Job was in great pain when he thus bitterly complained. These moans came from him when his skin was broken and had become loathsome and he sat upon a dunghill and scraped himself with a potsherd. We wonder at his patience, but we do not wonder at his impatience. He had fits of complaining, and failed in that very patience for which he was noted. Where God's saints are most glorious, there you will find their spots. The weaknesses of the saints lie near their strength. Elijah is the bravest of the brave, and flees from Jezebel; Moses is the meekest of the meek, and speaks in passion; Job is the most patient of men, and cries, "I will not refrain my mouth; I will speak in the anguish of my spirit; I will complain in the bitterness of my soul." As part of his bitter complaint, he said, "Am I a sea, or a whale, that thou settest a watch over me?" He seemed to be watched and whipped, and then watched again. It seemed to him that God concentrated all his strength upon him in afflicting him. He was beaten black and blue; and whereas other culprits had forty stripes save one, he had fifty stripes save none. He was spared no suffering, and he cries at last, "I am watched, and checked, as if I were a great sea needing always to be held in bounds or a terrible sea-monster wanting always a hook in its jaws. Lord, why dost thou harass me thus? I am such a poor, insignificant thing, that it seems out of thy usual way to be so rough upon one so feeble. The raging ocean, or the mighty leviathan, may need such watching, but why dost thou spend it on me? Am I a sea, or a whale, that thou settest a watch over me?" I shall not moor myself to Job's sense of the words; but I shall spread my sail for a voyage further out to sea. This sort of talk may have been used by many a man who is now within hail of my voice may have been used by sailors now before me. Let me point out the channel along which I shall steer in my discourse. We shall begin by saying that some men seem to be narrowly watched by God. They think that the Lord's eye is as much fixed on them as though they were great as a sea, or huge as a whale. My second point will be, that they do not like this watching. They complain about it, and wish they could get rid of it. Therefore they argue against it with God. Our third head is, that their argument is a bad one. They think they are very hardly done by; but the fact is, that all they complain of is in love. See, my mess-mates, the way I shall try to steer; but if the heavenly wind blows me out of my course, don't be surprised if I tack about, and go nobody knows where. I. I have, first, to say that SOME MEN SEEM TO BE SPECIALLY TRACKED AND WATCHED BY GOD. We hear of persons being "shadowed" by the police, and certain people feel as if they were shadowed by God; they are mysteriously tracked by the great Spirit, and they know and feel it. Wherever they go, an eye is upon them, and they cannot hide from it. They are like prisoners under arrest they can never go out of reach of the law. They cannot get away from God, do what they may. There are men who have been in this condition for years; and they know what I mean. All men are really surrounded by God. He is not far from every one of us. "In him we live, and move, and have our being." "Whither shall we flee from thy presence?" to the heights above, or to the depths beneath? to oceans frozen into ice, or seas whereon the sun shines with burning heat? In vain we rise or dive to escape from God. "Thou God seest me", is as true in the watches of the night as in the blaze of day. God is with us, and we are always beneath his eye. Yet there are certain people to whom this is more clear than it is to others. Some are singularly aware of the presence of God. Certain of us never were without a sense of God. As children, we could not go to sleep till we said, "Our Father which art in heaven." As youths, we trembled if we heard God's holy name blasphemed. As men, engaged in the cares of life, we have seen the Lord's goodness, all along. We delight to see him in every flower that blooms, and to hear his voice in every wind that blows. It has made us happy to see God in his works. "The fool hath said in his heart, No God"; but this folly we never cared for. We knew that God was good, even when we felt we had offended him. He has taught us from our youth, and manifested himself to us. Softly has the whisper fallen on our ear, "God is near thee: God is with thee: God hath an ear to hear thee: God hath a heart to love thee: God hath a hand to help thee." I have known those who, even when they have sinned and gone against their consciences, have never at any time quite lost a sense of the nearness of God, even though its only fruit was fear a fear which hath torment. With others God's watch is seen in a different way. They feel that they are watched by God, because their conscience never ceases to rebuke them. The voice of conscience is not pitched to the same key in all men; neither is it equally loud in all people. Conscience can be made like a muzzled dog, and then it cannot bite the thief of sin. Conscience can grow like a man with a cold, who has lost his voice. But it is not so with all men, even after years of sin. Some have a naturally tender conscience, and while living in sin they are never easy. They make merry all the day, for "they count it one of the wisest things to drive dull care away"; but dull care, like the chickens, comes home to roost at night. The sailor in company is jolly; but if he has to keep a lone watch beneath the silent stars his heart begins to beat, and his conscience begins to call him to account for the follies of the day. He starts in his sleep; he dreams over his past sin and the judgment to come; for conscience will wake even when the rest of the man sleeps. "You were wrong", says conscience; and his voice is very solemn. Even great sin in certain men has not prevented conscience speaking out honestly to them. Again and again the inward monitor cries, "You were wrong, and you will suffer for it." We read that "David's heart smote him": the heart deals us an ugly knock. When the blow is within us it tells. I am addressing some who, though they do not feel pleased about it, yet must know that there is a something within that will not let them sin cheaply. God has a bit in their mouths, and a bridle upon their jaws; and every now and then he gives a tug at it, and pulls them right up. They are not at home in sin. They have not yet got their sea-legs upon the ocean of vice. They sing the songs of the devil with a quake and a shake, which shows that the music does not suit them. Thus God has set a watch upon them: they carry a detective in their bosoms. In some this watching has gone farther, for they are under solemn conviction of sin. They are convinced of sin, of righteousness, and of judgment to come. God's custom-house officer has boarded them, and their smuggling is found out. I remember when I was in that state myself a criminal who dared not deny his guilt, but dreaded punishment. I would not go back to that condition for a hundred worlds. Then there was no rest for me. I was only a youth; but boyish sports lost their relish for me, because I knew that I was a sinner, and that God must punish sin. I awoke in the morning, and my first act for many a day was to read a chapter of the Bible, or a page of some arousing book, which kept my conscience still awake. The Holy Spirit put me in irons, and there I lay both day and night. My bed was at times a very weary place to me, because the eyes of God's anger seemed to be ever watching me. I knew I had offended God, and I had not yet found out the way of reconciliation by the blood of Jesus Christ. Now, it may be that I speak to some here, who have been to the ends of the earth, and they have said, "Well, when we get away where the Sabbath bell is never heard, we shall get rid of these fears, and take our swing in sin." They sailed off, and as soon as they reached port, they hurried to a place of vicious amusement, where no one knew them. But the dog of fear howled at their heels, and merriment seemed mockery to them. On the lone ocean the very stars pierced their hearts with their rays. At length their mess-mates began to notice it and call them Old Sobersides. "Jack, what ails you?" was the frequent question; and well it might be, for Jack was very heavy, and it is hard to be merry with a broken heart. In some such fashion as this the man feels that God has set a watch upon him, and that he has become like a sea which never rests, or a whale which roams the waste of water, and knows no home. God watched him; and though he would gladly have run the blockade, he could not find an hour in which his vessel was left alone. Certain men are not only plagued by conscience and dogged by fear, but the providence of God seems to have gone out against them. Just when the man had resolved to have a bout of drinking, he fell sick of a fever, and had to go to the hospital. He was going to a dance; but he became so weak that he had not a leg to stand upon. He was forced to toss to and fro on the bed, to quite another tune from that which pleases the ball-room. He had yellow fever, and was long in pulling round. God watched him, and put the skid on him just as he meant to have a break-neck run downhill. The man gets better, and he says to himself, "I will have a good time now." But then he is out of berth, and perhaps he cannot get a ship for months, and he is brought down to poverty. "Dear me!" he says, "everything goes against me. I am a marked man"; and so he is. Just when he thinks that he is going to have a fair wind, a tempest comes on and drives him out of his course, and he sees rocks ahead. After a while he thinks, "Now I am all right. Jack is himself again, and piping times have come." A storm hurries up; the ship goes down, and he loses all but the clothes he has on his back. He is in a wretched plight: a shipwrecked mariner, far from home. God seems to pursue him even as he did Jonah. He carries with him misfortune for others, and he might well cry, "Am I a sea, or a whale, that thou settest a watch over me?" Nothing prospers. His tacklings are loosed; he cannot well strengthen his mast; his ship leaks; his sails are rent; his yards are snapped; and he cannot make it out. Other people seem to get on, though they are worse than he is. Time was when he used to be lucky too; but now he has parted company with success, and carries the black flag of distress. He is driven to and fro by contrary winds; he makes no headway; he is a miserable man, and would wish that the whole thing would go to the bottom, only he dreads a place which has no bottom, from which there is no escape, if once you sink into it. The providence of God runs hard against him, and thus he sees himself to be a watched man. Yes, and God also watches over many in the way of admonition. Wherever they go, holy warnings follow them. They cannot escape from those who would be friends to their souls. They seem to be surrounded with a ring of prayers and sermons and holy talks. The boy said, "If I could get away from my mother I should be free! I have been tied long enough to her apron strings. I am old enough to do as I like. If I can get away from my father's chidings and prayings, I shall have a fine time of it." So the boy ran away and went to sea; and when he got on board, a good old sailor tackled him, and talked to him about his soul; and then another pleaded with him. The boy said to himself, "Why, I have got out of the frying-pan into the fire. I came here to be out of the way of religion and here it is!" I have known a sailor to go from port to port, and wherever he has landed there has been some gracious man or woman waiting to lead him to Christ. May it be often so! May the Bethel flag be found flying in all waters, till every runaway says, "Why, I am watched wherever I go!" May it be as it was with our dear friends Fullerton and Smith on board the steamboat! Mr. Fullerton spoke to a rough man, and asked him if he was saved; and the man was angry, cross, vexed, and went to the other side of the vessel. There he complained to Mr. Smith, "That man over there asked me if I was saved; he is a fool!" "Very likely", said Smith; "but then, you see, he is a fool for Christ. I think it is better to be a fool for Jesus than to be wise for the devil." He began to plead with him, when the man cried out, "There is a regular gang of them; I cannot go anywhere but they are on to me." It has been made hot for some of you by the British and Foreign Sailors' Society, which has placed missionaries in so many ports. "There's a gang of them", and wherever you go you stumble on an earnest Christian man, who will not let you alone. If I could stir up Christian people here, I would make it hard for sinners, so that wherever they went they would find a hand outstretched to stop them from going to destruction. Oh, that each one might be met with tears and entreaties; that thus each one might be snatched from the waves of fire and landed on the rock of salvation! Some here present have had to dodge a great deal to keep out of the way of gospel shots. Their track has been followed by mercy, and they have been pursued by swift cruisers of grace. They have been like fish taken in a net surrounded on all sides, and neither able to pass through the meshes, nor to break the net, nor to leap out of it. Oh, that the net of Christ's love may so entangle; you all, that you may be his for ever! That is our first point: there are some men who seem specially watched of God. II. Secondly, we notice that THEY ARE VERY APT TO DISLIKE THIS WATCHING. Job is not pleased with it. He asks, "Am I a sea, or a whale, that thou settest a watch over me?" These people, to whom God pays such attention, are foolish enough to murmur that they are so hedged in, and they are vexed to be made to feel that God has his eye upon them. Do you know what they would like? They want liberty to sin. They would like to be let loose, and to be allowed to do just as their wild wills would suggest to them. They would cast off every restraint and have their fling of what the world calls "pleasure." They would climb from sin to sin, hand over hand. They would like to empty all the cups on the devil's sideboard, and be as merry as the worst of men when they are taking it free and easy. That is why they would send their consciences to sleep, drown their fears, and escape from chastening providences and warning admonitions. They would like to live where no Christian person would ever worry them again with wearisome exhortation. They demand liberty: liberty to put their hand into the fire! liberty to ruin themselves! liberty to leap into hell before their time! Liberty! what destruction has been wrought in thy name! Free thinking! Free living! Free loving and all that! What misuse of terms! What a libel upon the name of freedom, to use the word "free" in connection with the slavery of sin! Yet, I am speaking to some who say, "That is just what I want. I want to cut myself clear of all this hamper which blocks me up from having my own way." Ah me! this is the cry of a man who is bent on soul-suicide! They wish also that they could be as hard of heart as many others are. Some men can drink any quantity, and yet do not seem as if they were greatly affected by it; and many a young sailor has wished that he could pour down his grog without a wink, after the style of the old toper. He meets with a foul-mouthed being who can swear till all is blue, while he himself has only dropped an oath or two, and then felt wretched. The young man begins to wish that he was as tough as old Jack, and as much a dare-devil as he. The hardened profligate is foolishly envied, and looked upon as a man of "pluck." But is it true bravery to ruin one's soul? Is it manly to be wicked? Is it a great gain to have a seared conscience We don't envy the blind because they cannot see danger, nor the deaf because they cannot hear an alarm; and why envy the hardened old sinner because he has become spiritually blind and deaf? There are monsters, both on land and on sea, whose very breath is pestilent, and whose talk is enough to choke up a town with vice; and yet certain young men, whom God will not allow to descend into such rottenness, are almost angry that they are restrained. A tender conscience is a great possession, but these simple ones know not its value. They wish that they could have a heart as hard as the nether millstone. Ah, poor souls! you know not what you wish; for you have no idea how deep is the curse that lies in a callous conscience. When God gave Pharaoh up to hardness of heart, it was a tremendous punishment for his pride and cruelty; and, short of hell, there is no judgment that God can inflict like letting a man have his own way. "Let him alone", says God, "he is joined to idols"; and if the Lord says that, there is only one other word more dreadful, and that is the final sentence, "Depart from me, ye cursed, into everlasting fire, prepared for the devil and his angels." O you beginners in vice who cannot yet stifle the cries of your suffering consciences, I pray that you may see your folly, and no longer do violence to your own mercy. Men do not like this being surrounded by God this wearing the bit and kicking strap because they would drop God from their thoughts. If to-morrow we could hear, by telegram from heaven, that God was dead, what crowds would buy the newspaper! It would be the greatest relief in the world to many a godless wretch if he could feel sure that there was no God. To some of us this news would be death: we should have lost our Father, our Comforter, our Savior, our all. Alas! many wish that there were no God; and if they cannot persuade themselves that there is none and it is very hard for a sailor to do that yet they try to forget him. If God is out of mind, he is as good as out of the world to the careless sinner. When God comes with inward fears, and awakens conscience, and sends cross providences, so that the man feels pulled up and made to pause; then he knows that there is a God, for he feels a power which works against his sin, from which he cannot get away. He longs to be clear of this secret force; but it wraps him about on every side. He does not read his Bible, and yet Scripture rises in his memory. It is long since he bent his knee in prayer; he has almost forgotten what his mother said to him when she lay a-dying; but still he feels that there is a God, and, somehow, that belief sounds a trumpet blast through his soul, summoning him to his last account. Come to judgment! Come to judgment! Come to judgment! The call rings in his ears, and he cannot get away from the terrible sound. Then it is that he cries "Why am I thus? Am I a sea, or a whale, that thou settest a watch over me?" Once more, there are some who do not like to be shadowed in this way, because they want to have their will with others. Shall I speak a sharp word, like a two-edged sword? There are men and seamen to be found among them who are not satisfied with being ruined themselves, but they thirst to ruin others. They lay traps for precious souls, and they are vexed that their victims should escape them. They are angry because certain poor women are not altogether in their power. Woe unto the men who lead women astray! I have heard of sailors who, in every port they enter, try to ruin others. I charge you to remember that you will have to face these ruined ones at the day of judgment. You sailed away, and they never knew where you went; but the Lord knew. It may be, when you lie in hell, eyes will find you out, and a voice will cry aloud, "Are you here? You are the man that led me to perdition!" You will have to keep everlasting company with those whom you dragged down to hell; and these will for ever curse you to your face. I say there are men who would like to have full license to commit wantonness, and they are grieved that they are hindered in their carnival of sin. May God grant that you may be stopped altogether; and instead of lusting to pollute others, may you have a desire to save them! May God grant that the channel of evil may be blocked for you, and may you be piloted into the waters of repentance and faith! This is why some kick against God. I fear these people will be much vexed with me for speaking so plainly; but you must not think that it will alarm me should you be angry. I am rather glad when fellows get angry with my preaching. "Oh", I say to myself, "those fish feel the hook in their jaws, and so they struggle to escape." Of course a fish does not like the hook which lays hold of him. These angry hearers will come again. You people with whom the sermon goes in at one ear and out at the other, you get no good whatever; but a man who fires up with wrath, and says, "How dare that fellow speak thus to me?" is sure to listen again; and it is very likely that God will bless him. But whether it offends you or pleases you I repeat my warning I charge you, do not drag others down to hell with you. If you must go there yourselves, seek not to destroy those around you. Do not teach boys to drink, and to swear; neither tempt frail women to commit uncleanness with you. God help you to shake off all vice; for I know that vile habits are often the reason why men kick against the restraint of God's loving hand. III. And now I have got to the very heart of my text. The third part is this that THIS ARGUMENT AGAINST THE LORD'S DEALINGS IS A VERY BAD ONE. Job says, "Am I a sea, or whale, that thou settest a watch over me?" Listen. To argue from our insignificance is poor pleading; for the little things are just those against which there is most need to watch. If you were a sea, or a whale, God might leave you alone; but as you are a feeble and sinful creature, which can do more hurt than a sea, or a whale, you need constant watching. In life, men fall by very little things. One does not need to watch against his dog one half so much as against a horse-fly, or a mosquito, for these will sting you when you least expect it. The little things want most watching, therefore it is poor reasoning when we complain that God watches us as if we were a sea, or a whale. After all, there is not a man here who is not very like a sea, or a sea-monster in this respect, that he needs a watch to be set over him. A man's heart is as changeable and as deceitful as the sea. To-day it is calm as a sea of glass, unruffled by a breath of air. Oh, trust not yourself upon it, for before to-morrow's sun is up, your nature may be rolling in tremendous billows of passion. You cannot trust the sea, but it is more worthy of confidence than your heart. Here you are to-night, and oh, how good you look as you sit and listen, and then stand up and sing! Ah, my men! I should not like to hear you if you take to blaspheming your Maker, as many do. When you are down in the forecastle with a little band of praying men, how very good you feel! Let us see you when you are on shore, and there is plenty of grog about. It is easy to have a calm sea when there is no wind, but how different is the ocean when a gale is blowing! We are all very well when far away from temptation, but how are we when the devil's servants are around us? Then, I fear, that too often good resolutions prove to be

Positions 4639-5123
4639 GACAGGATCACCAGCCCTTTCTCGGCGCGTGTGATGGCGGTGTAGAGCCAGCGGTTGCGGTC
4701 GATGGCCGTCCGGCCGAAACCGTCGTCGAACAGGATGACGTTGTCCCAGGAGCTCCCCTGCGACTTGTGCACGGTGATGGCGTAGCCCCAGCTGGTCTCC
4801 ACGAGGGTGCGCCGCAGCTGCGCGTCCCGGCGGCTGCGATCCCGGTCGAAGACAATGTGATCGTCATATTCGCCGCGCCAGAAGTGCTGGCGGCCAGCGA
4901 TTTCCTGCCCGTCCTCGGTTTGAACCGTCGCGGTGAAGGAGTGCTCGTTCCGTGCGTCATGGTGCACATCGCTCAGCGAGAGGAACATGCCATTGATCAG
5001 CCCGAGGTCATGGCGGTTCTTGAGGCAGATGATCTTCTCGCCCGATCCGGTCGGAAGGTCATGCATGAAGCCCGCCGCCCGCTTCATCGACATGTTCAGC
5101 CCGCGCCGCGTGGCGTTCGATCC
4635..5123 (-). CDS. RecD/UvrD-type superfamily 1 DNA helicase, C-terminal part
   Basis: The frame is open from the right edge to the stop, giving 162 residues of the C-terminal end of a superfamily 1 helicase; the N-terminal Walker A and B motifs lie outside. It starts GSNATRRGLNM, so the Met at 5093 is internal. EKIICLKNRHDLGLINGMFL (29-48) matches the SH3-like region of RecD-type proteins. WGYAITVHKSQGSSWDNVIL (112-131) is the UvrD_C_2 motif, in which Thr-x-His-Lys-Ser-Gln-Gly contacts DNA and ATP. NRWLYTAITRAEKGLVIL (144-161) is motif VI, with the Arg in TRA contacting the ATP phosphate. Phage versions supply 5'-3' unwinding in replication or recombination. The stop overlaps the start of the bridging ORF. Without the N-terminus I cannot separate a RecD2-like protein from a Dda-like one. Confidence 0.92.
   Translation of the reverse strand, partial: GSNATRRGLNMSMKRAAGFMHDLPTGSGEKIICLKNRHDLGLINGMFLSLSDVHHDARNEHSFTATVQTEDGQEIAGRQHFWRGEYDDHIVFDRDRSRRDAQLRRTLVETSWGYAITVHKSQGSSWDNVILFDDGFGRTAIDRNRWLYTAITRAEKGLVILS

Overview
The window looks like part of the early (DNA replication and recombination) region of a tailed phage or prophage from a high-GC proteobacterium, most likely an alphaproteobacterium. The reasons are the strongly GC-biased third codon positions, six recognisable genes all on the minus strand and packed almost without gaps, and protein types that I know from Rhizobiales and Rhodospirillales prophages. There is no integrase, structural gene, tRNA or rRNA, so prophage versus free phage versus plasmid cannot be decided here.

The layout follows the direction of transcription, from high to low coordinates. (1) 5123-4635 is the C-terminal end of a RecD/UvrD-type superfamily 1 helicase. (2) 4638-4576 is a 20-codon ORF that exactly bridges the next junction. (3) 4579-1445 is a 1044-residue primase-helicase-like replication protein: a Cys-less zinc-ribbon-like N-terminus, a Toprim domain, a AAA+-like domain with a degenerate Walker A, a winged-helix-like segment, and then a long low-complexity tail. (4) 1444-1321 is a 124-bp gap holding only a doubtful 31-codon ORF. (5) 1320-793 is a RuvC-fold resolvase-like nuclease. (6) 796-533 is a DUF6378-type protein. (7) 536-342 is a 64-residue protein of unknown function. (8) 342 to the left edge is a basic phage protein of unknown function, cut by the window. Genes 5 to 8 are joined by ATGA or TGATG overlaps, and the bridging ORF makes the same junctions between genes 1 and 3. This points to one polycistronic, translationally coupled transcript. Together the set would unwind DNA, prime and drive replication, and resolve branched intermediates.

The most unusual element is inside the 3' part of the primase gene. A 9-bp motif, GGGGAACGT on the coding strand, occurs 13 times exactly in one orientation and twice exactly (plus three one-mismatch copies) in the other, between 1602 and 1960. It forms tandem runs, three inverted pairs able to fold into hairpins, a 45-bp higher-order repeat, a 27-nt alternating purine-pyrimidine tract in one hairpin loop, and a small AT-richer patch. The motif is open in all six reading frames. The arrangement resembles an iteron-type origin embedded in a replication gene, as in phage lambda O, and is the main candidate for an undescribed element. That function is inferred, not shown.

"False as the smooth, deceitful sea, And empty as the whistling wind."